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Fatigue (PDQ®): Supportive care - Patient Information [NCI] - Causes of Fatigue in Cancer Patients

Fatigue in cancer patients may have more than one cause.

Doctors do not know all the reasons cancer patients have fatigue. Many conditions may cause fatigue at the same time.

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Check for U.S. clinical trials from NCI's list of cancer clinical trials that are now accepting patients with childhood liver cancer. The list of clinical trials can be further narrowed by location, drug, intervention, and other criteria. General information about clinical trials is also available from the NCI Web site.

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Fatigue in cancer patients may be caused by the following:

Fatigue is common in people with advanced cancer who are not receiving cancer treatment.

How cancer treatments cause fatigue is not known.

Doctors are trying to better understand how cancer treatments such as surgery, chemotherapy, and radiation therapy cause fatigue. Some studies show that fatigue is caused by:

  • The need for extra energy to repair and heal body tissue damaged by treatment.
  • The build-up of toxic substances that are left in the body after cells are killed by cancer treatment.
  • The effect of biologic therapy on the immune system.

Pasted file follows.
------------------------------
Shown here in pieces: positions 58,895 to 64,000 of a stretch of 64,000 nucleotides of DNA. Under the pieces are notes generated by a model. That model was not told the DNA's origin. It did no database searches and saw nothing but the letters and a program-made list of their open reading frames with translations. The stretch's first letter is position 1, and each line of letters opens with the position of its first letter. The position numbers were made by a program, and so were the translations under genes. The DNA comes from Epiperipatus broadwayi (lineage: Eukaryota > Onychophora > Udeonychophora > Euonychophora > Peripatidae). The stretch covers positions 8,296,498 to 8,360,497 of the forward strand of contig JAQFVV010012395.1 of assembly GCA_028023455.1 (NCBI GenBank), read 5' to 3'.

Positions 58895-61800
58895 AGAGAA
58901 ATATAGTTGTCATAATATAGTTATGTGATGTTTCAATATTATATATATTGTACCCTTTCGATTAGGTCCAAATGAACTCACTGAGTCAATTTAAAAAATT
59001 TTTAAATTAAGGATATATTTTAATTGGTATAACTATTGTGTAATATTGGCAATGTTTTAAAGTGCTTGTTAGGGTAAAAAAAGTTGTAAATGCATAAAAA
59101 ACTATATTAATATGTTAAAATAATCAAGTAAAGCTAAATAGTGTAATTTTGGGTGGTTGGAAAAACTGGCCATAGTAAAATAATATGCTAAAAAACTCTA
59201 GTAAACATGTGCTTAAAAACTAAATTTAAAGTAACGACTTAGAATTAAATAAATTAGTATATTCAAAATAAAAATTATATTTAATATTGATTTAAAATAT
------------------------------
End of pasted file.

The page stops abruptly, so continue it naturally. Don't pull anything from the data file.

• Changes in the body's sleep-wake cycle.

When they begin cancer treatment, many patients are already tired from medical tests, surgery, and the emotional stress of coping with the cancer diagnosis. After treatment begins, fatigue may get worse. Patients who are older, have advanced cancer, or receive more than one type of treatment (for example, both chemotherapy and radiation therapy) are more likely to have long-term fatigue.

Different cancer treatments have different effects on a patient's energy level. The type and schedule of treatments can affect the amount of fatigue caused by cancer therapy.

Fatigue caused by chemotherapy

Patients treated with chemotherapy usually feel the most fatigue in the days right after each treatment. Then the fatigue decreases until the next treatment. Fatigue usually increases with each cycle. Some studies have shown that patients have the most severe fatigue about mid-way through all the cycles of chemotherapy. Fatigue decreases after chemotherapy is finished, but patients may not feel back to normal until a month or more after the last treatment. Many patients feel fatigued for months after treatment ends.

Fatigue during chemotherapy may be increased by the following:

  • Pain.
  • Depression.
  • Anxiety.
  • Anemia. Some types of chemotherapy stop the bone marrow from making enough new red blood cells, causing anemia (too few red blood cells to carry oxygen to the body).
  • Lack of sleep caused by some anticancer drugs.
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WebMD Public Information from the National Cancer Institute

Last Updated: February 25, 2014
This information is not intended to replace the advice of a doctor. Healthwise disclaims any liability for the decisions you make based on this information.
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